Russia, Belarus clinch oil supply deals: deputy PM

10:18, January 28, 2010      

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Russia and Belarus on Wednesday signed a package of documents on oil supplies to Belarus, Russian Deputy Prime Minister Igor Sechin said, ending a month-long dispute between the two former Soviet neighbors.

The documents include "amendments to an agreement on crude oil deliveries to Belarus, oil pricing procedure, and a joint statement on oil transit guarantees," Sechin was quoted by Russian news agencies as saying at a meeting with President Dmitry Medvedev.

Sechin said the documents ensured the interests of Russian companies.

He said both he and his Belarusian counterpart pledged uninterrupted transit of Russian oil via Belarus to third countries in their joint statement.

Sechin added the two countries had agreed to revise oil delivery volumes this autumn if necessary.

"There is a possibility of adjusting the volumes. We agreed to check consumption volumes and tariff calculations additionally in September," he said.

Belarusian Deputy Prime Minister Vladimir Semashko said the tariffs for oil in transit would grow by 11 percent, Belarusian state news agency BelTA reported.

Semashko said Russia would supply Belurus with 6.3 million tons of duty-free oil this year.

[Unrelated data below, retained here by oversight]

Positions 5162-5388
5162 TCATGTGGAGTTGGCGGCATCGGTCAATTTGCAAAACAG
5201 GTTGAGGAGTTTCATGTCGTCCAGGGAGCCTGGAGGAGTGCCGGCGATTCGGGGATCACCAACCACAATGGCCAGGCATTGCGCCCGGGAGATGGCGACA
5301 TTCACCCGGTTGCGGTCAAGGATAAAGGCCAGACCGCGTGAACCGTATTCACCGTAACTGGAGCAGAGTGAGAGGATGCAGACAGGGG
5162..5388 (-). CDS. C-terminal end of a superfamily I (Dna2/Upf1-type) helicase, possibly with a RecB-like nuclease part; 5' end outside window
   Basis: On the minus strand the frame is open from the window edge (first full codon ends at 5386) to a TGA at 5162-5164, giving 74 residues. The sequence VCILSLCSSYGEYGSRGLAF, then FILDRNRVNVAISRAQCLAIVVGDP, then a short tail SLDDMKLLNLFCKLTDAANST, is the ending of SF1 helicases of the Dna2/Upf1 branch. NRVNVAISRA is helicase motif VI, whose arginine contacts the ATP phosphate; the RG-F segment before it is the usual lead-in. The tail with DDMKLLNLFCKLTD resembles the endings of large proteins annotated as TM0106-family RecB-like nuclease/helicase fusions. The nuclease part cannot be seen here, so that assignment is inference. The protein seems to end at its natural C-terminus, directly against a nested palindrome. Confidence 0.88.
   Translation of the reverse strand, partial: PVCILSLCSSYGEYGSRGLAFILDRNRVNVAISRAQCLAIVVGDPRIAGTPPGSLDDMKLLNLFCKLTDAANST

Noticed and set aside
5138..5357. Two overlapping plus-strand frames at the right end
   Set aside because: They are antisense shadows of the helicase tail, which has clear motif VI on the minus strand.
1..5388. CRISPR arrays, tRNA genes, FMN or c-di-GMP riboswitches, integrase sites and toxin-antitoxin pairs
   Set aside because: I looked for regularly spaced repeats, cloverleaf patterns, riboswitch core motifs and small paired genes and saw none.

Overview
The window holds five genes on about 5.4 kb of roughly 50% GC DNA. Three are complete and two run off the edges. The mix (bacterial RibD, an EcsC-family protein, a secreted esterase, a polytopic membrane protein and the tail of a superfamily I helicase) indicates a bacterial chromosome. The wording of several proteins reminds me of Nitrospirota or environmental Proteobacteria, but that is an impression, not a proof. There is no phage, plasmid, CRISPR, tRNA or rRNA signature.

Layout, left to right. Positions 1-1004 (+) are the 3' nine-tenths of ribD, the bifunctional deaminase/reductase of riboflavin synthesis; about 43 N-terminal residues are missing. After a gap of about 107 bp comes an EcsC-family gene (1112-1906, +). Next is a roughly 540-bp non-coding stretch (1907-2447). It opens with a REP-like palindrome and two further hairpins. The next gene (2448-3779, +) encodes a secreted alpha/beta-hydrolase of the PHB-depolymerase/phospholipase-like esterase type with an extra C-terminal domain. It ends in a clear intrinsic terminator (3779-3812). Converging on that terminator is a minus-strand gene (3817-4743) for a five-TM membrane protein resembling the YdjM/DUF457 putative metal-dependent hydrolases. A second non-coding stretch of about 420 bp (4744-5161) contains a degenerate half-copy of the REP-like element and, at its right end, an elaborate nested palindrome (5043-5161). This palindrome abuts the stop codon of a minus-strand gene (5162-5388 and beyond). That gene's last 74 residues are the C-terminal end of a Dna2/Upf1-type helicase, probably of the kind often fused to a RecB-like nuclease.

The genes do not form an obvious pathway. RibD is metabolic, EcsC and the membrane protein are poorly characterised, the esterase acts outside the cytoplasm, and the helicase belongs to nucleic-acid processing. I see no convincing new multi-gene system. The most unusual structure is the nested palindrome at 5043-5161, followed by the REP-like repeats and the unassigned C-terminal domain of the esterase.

"We succeeded in proving that Belarus' domestic demand for oil amounts to 6.3 million tons a year instead of a proposed 5 million tons," Interfax quoted him as saying.

Semashko said the new deals gave permission for increased duty- free deliveries at the end of the year.

By Oct. 1 the quota of duty-free supplies will be raised proportionately to the actual growth of the Belarusian economy, he said. The Belarusian government predicted the country's gross domestic product would expand 11-13 percent this year.

Belarus imported about 20 million metric tons of Russian oil last year at only 35.6 percent of the current crude export duty, which stands at 267 U.S. dollars per metric ton as of Jan. 1. The transit country consumes about a quarter of the Russian oil deliveries with the rest processed and pumped to the West.

Belarus sought a similar discount for 2010 but failed to strike a new agreement with Russia before the previous accord expired at the end of December.

Russia earlier offered to continue "preferential" terms this year, which allow Belarus to buy 6 million tons of crude for domestic consumption without tariffs but demand full import duties on some 14.5 million tons of oil bound for European markets.

Belarus insisted all Russian crude should be duty-free, citing an agreement on customs union signed late last year.

The standoff raised concerns over potential supply cuts to Belarus and the European Union over the past month.

Source: Xinhua
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